dev workstation: i7 vs Xeon, does it make a difference ?

I recently found a great source of heavily discounted refurbished Xeon processors, this set me thinking to build a dual Xeon system instead of defaulting on a i7-4790K.
Ofcourse it has to be able to accomodate a good modern gfx card, so PCI-e 3.0 x16 slots are a must, and this narrows it down, but still there are possibilities here.
But before i go out and dump hard earned cash into something crazy, it seems a good idea if any of you folks here have experience with performance gains from such a choice.

As far as i am aware especially the building of lighting is very cpu intensive. On the other hand, if it saves 20 minutes on something you do twice a week… well…

Opinions anyone ?

It depends which Xeons you’re getting. YOu have to go pretty far up before there’s a speed increase by getting Xeons vs. desktop processors. Xeons are built for multitasking and reliability, not so much for speed. Getting a faster processor is only going to improve lighting build times along with shader and code compiling. The rest of the program that uses the CPU can only go so far.

That does make a lot of sense, thank you for your reply.

Well I just updated from a 6 year old computer to an off the rack i7 and although there was a bump in performance the bump is enough that it’s a comfortable experience that I would feel it a wast to want more. For me fast is fast enough and if anything if I wanted to spend more money I would spend it on a really comfortable office chair with a built in seat warmer and ice chest.

Or perhaps a good 4k screen.

The biggest advantage of the Xeons are that they can support more memory and memory bandwidth than the i7s. That bandwidth difference can be massive when performing operations like building lighting on a large, complex scene, since a typical i7 has two memory channels and around 25GB/s of bandwidth, compare to a typical Xeon which has four or more memory channels and at least double the bandwidth as a result. Xeons are also generally better at handling multi-threaded applications, so you may additionally gain some mileage there.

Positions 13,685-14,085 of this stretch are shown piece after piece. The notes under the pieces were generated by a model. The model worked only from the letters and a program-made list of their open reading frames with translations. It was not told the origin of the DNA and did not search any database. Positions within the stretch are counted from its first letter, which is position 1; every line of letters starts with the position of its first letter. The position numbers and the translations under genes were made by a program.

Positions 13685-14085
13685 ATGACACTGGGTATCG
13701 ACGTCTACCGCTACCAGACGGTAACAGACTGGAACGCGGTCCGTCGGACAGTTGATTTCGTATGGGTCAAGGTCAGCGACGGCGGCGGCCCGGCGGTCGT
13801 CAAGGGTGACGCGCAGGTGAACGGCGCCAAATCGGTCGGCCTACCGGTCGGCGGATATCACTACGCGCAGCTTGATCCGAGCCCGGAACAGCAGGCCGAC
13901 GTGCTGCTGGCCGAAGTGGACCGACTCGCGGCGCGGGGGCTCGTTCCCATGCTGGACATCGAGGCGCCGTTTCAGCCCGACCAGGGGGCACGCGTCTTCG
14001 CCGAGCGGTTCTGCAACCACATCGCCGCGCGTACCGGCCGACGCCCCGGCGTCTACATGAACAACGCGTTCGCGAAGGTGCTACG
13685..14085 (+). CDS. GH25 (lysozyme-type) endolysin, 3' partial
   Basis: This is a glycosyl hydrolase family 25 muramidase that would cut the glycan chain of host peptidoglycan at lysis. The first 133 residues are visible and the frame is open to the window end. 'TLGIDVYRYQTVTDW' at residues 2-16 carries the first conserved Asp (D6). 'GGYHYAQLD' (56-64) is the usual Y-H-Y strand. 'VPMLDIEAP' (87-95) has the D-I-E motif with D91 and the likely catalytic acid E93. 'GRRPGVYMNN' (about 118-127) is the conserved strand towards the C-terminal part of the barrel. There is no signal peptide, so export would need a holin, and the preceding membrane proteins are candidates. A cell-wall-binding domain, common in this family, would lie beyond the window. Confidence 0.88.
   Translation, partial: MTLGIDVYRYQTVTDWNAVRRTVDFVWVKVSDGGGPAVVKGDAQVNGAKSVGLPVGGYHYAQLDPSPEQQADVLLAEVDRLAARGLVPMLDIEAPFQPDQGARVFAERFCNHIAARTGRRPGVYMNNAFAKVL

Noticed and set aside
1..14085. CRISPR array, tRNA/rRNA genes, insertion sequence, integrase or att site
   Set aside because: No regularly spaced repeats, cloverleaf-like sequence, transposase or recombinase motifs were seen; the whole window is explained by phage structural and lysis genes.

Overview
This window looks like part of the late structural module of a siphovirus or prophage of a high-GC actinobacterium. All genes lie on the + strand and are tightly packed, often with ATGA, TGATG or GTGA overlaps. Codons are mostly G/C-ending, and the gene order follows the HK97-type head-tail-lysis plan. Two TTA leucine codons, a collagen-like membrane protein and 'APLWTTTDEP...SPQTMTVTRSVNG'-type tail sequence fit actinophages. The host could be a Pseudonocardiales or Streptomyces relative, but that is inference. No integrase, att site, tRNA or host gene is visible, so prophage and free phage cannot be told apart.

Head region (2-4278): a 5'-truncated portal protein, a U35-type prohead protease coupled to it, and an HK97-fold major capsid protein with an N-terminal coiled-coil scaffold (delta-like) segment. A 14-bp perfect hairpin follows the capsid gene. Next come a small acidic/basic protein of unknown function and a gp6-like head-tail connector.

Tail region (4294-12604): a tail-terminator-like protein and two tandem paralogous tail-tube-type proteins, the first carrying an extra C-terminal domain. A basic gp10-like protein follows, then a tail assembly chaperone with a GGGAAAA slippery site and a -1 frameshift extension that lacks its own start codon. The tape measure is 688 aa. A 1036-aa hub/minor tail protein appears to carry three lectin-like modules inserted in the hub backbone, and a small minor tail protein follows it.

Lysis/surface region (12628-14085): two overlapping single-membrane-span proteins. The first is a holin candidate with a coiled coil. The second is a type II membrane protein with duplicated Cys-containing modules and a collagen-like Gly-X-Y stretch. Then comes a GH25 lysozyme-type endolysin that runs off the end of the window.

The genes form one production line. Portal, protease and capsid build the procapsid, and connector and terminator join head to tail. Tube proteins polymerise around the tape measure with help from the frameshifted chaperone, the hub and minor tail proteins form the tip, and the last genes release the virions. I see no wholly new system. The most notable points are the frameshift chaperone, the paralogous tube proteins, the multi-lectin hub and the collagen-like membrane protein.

The Xeon’ are also much more stable / reliable, but this is less of an issue since we’re probablt not really doing anything like protracted hardcore data analysis.

There is a caveat though - if you want to make use of the benefits provided by the Xeon, you need to build the system to support it. You’d want plenty of fast memory and a motherboard that supports it, with plenty of bandwidth. This is an additional cost over the top of an already expensive processor that cannot be avoided, since you’ll not be getting any benefit from it.

Personally, I don’t feel like the potential extra performance boost here and there is really worth the colossal extra investment. Heck, for things like lightmass, you can just setup up one or two cheap additional boxes to act as part of a swarm anyway :slight_smile:

Have you got SSDs yet?

The Haswell Xeon CPUs are very cheap, and cheaper as the next better i7 (~50€ difference as of posting this, cheapest Xeon 1240v3 was ~250€ and the cheapest i7 4770K was ~300€). It’s kind of a “secret” tip really if you have to make compromises money-wise. It’s definitively more interesting as an i5 if you do more as just games.